COUNT Total items from main and subcategory

I wrote the following sql:

SELECT parent.name, COUNT(DISTINCT i.item_id) AS total
FROM categories parent
LEFT JOIN categories node ON parent.parent = node.parent
LEFT JOIN item_category ic ON node.category_id = ic.category_id
LEFT JOIN items i ON ic.item_id = i.item_id
GROUP BY parent.name;

My running SQLFiddle:
http://sqlfiddle.com/#!9/75bd57/1

I have a self-referencing table and a linking table, so three tables.

And the desired output?

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The name of main category with total count of self + sub . Currently, my SQL cannot take into account the items linked with main via the linking table. I have tried, UNION ALL , but maybe I failed, because I couldn’t get it to output the name of the main category + total count .

Even more specific?

I think what sibertius is trying to say is… forget your existing query.
In english, write out what information you’re trying to get from the database.

The output I am getting, both using this query and the previous one is as follows:

-----------------------------
|     name        |  total  |
-----------------------------
|    Pepsi        |    0    |
|    Pepsi Zero   |    1    |
-----------------------------

This is wrong, because in the linking table you can see that two items are linking to the ID of the first category, parent. Which has NULL in parent value. This is a self-referencing table. See my SQLfiddle again.

My desired output is:

----------------------------
|     name    |   total   |
---------------------------
|    Pepsi     |    3     |
----------------------------

So, the Pepsi zero which is a subcategory of Pepsi, must not be shown, only Pepsi which is the main category + the total count of items from either Pepsi or Pepsi Zero)

My running SQLFiddle:
http://sqlfiddle.com/#!9/75bd57/1

So what you want is a total number of items in a specific category+its subcategories.

SELECT COUNT(DISTINCT items.item_id) 
FROM items
LEFT JOIN item_category ic ON ic.category_id = items.item_id
WHERE ic.category_id = 1 OR ic.parent = 1

Or i could read the schema properly and add the extra table in. Because brain.

SELECT COUNT(DISTINCT items.item_id) 
FROM items
LEFT JOIN item_category ic ON ic.category_id = items.item_id
LEFT JOIN categories c ON ic.category_id = c.category_id
WHERE c.category_id = 1 OR c.parent = 1

NO! I did solve it, but I am curious, how do you get only one name to output?

you’re going to have to be more specific. you’ve got multiple things with names in your query.

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http://sqlfiddle.com/#!9/75bd57/6 <-- see this SQL code.

I am getting, Pepsi and Pepsi Max, but Pepsi Max is a subcategory of Pepsi, thus, it should show Pepsi and total count = 3, not like it showing at the moment.

Let me know if you see the result output from the SQL fiddle link.

So you didn’t solve it.

If you’re trying to roll up all of your stuff, then you will need to Ifnull test (because it’s a binary test) roll them up.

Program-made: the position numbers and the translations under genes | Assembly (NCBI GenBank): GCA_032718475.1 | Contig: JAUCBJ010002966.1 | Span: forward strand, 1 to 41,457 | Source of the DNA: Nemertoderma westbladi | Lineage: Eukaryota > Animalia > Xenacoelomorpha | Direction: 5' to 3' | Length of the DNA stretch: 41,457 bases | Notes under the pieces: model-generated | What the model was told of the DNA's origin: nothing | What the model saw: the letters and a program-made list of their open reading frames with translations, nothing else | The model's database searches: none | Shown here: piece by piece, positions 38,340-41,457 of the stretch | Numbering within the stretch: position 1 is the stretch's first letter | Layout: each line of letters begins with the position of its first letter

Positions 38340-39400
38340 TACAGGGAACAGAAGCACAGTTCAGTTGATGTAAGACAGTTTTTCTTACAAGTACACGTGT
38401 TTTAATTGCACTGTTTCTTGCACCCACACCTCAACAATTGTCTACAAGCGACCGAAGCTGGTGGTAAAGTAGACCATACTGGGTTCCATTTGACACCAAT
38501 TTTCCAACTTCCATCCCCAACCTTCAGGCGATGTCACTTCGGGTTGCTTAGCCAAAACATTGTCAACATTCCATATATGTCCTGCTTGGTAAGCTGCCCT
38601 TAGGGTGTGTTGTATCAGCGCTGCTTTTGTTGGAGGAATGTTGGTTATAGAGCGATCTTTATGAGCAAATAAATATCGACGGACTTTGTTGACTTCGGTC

Single Level Adjacency Rollup-and-Total:

SELECT co.name, COUNT(DISTINCT iq.item_id) FROM
(SELECT i.item_id,
IFNULL(c.parent,c.category_id) AS cat
FROM items i
LEFT JOIN item_category ic ON i.item_id = ic.item_id
LEFT JOIN categories c ON ic.category_id = c.category_id
) iq
LEFT JOIN categories co ON co.category_id = iq.cat
GROUP BY co.name
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OK, so I thought I did SOLVE it, but I was wrong. I am trying to understand, what do you mean by “Single Level Adjacency Rollup-and-Total”?

I’m saying that this code wont work if your subcategories have subcategories (multiple-level adjacency).

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Hmm. So that would mean, expanding and adding more LEFT JOINS? Right?

Essentially you’d have to run the subquery as many levels deep as your data goes. Which is why at that point you pretty much abandon the idea of adjacency models and move to something like a nested set model.

https://www.we-rc.com/blog/2015/07/19/nested-set-model-practical-examples-part-i

i really hate showing up to a thread that’s only a couple hours old and finding a couple dozen posts all over the place as though nobody is in charge of what’s going on with the design

the adjacency model is just fine for easily a dozen levels

all you gotta do, and it’s a lot easier than it looks, is write as many self-joins as levels you want to descend

i would link to my Categories and Subcategories article again, but i have a feeling no one is going to be happy if i do

one final word – please remember that X left join Y along with a WHERE condition on a column of Y will result in an inner join, so why not code it that way from the get-go

1 Like

ehhh. The query lengths are what make me cringe :stuck_out_tongue: From a database load perspective, sure, but I’d get anxious with a dozen self-joins to get a single piece of information.